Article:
What It Was Worth

For a while, I follow your blue eyes glowing off the stereo,
then tuck myself into you, inhaling your smell, remembering

our summer in my four-poster bed.  You wrapped me in
your robe, we passed joints in the sunlight of my bathtub.

At night, you laid your muscle under my pillow.  And in
the blue light of the TV, I nestled my back in your chest.

But it’s drizzling tonight in the headlights, they glide by the
main road that passes the lake.  In the back seat, you hold
me under your arm—your pants unzipped, me breathless.

I reach my cigarette out your window, but the orange pit falls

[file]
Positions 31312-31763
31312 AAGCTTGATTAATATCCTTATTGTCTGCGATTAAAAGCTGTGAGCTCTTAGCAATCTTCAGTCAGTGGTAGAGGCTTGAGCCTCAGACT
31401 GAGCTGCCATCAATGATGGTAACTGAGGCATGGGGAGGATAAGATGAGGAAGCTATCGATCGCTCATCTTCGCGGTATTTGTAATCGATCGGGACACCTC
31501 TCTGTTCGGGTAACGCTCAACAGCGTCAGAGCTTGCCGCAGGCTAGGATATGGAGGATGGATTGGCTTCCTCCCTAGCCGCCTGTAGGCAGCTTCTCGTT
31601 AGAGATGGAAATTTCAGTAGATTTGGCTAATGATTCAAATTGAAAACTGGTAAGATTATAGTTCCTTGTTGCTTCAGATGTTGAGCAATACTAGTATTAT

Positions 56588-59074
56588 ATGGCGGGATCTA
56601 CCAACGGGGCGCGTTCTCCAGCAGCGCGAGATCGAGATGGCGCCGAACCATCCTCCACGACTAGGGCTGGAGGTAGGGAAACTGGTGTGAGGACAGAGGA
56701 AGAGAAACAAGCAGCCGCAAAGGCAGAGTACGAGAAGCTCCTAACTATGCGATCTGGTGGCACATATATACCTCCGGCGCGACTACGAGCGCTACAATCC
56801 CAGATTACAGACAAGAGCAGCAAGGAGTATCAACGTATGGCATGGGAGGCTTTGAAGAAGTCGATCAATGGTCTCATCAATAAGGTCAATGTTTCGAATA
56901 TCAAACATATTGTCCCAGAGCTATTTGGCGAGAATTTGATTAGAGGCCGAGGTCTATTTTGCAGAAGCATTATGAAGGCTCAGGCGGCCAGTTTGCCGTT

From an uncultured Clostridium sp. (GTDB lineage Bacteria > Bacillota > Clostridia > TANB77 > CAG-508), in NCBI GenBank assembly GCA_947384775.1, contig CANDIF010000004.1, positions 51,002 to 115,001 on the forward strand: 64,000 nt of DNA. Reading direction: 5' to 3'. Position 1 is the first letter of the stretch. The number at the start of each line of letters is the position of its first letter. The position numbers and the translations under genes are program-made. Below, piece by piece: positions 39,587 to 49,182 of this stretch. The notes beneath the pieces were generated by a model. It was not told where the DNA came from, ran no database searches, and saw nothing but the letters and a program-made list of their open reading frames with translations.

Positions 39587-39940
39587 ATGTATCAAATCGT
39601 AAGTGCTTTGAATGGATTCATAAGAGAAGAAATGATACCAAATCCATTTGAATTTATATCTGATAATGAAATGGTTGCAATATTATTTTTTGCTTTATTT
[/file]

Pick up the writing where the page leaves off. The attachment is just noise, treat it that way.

inside the car, shattering like fireworks onto my panties.

That disappearing lace is how jealousy burns when you
tell me later a new chick was in your head even then.

Photo Credit: uzi978 via Compfight cc


Catherine Zickgraf

Catherine Zickgraf has performed her poetry in Madrid, San Juan, and three dozen other cities—yet homeschooling her autistic youngest inspires her the most. Her writing has appeared in Journal of the American Medical Association, [Pank], Victorian Violet Press, and The Grief Diaries.

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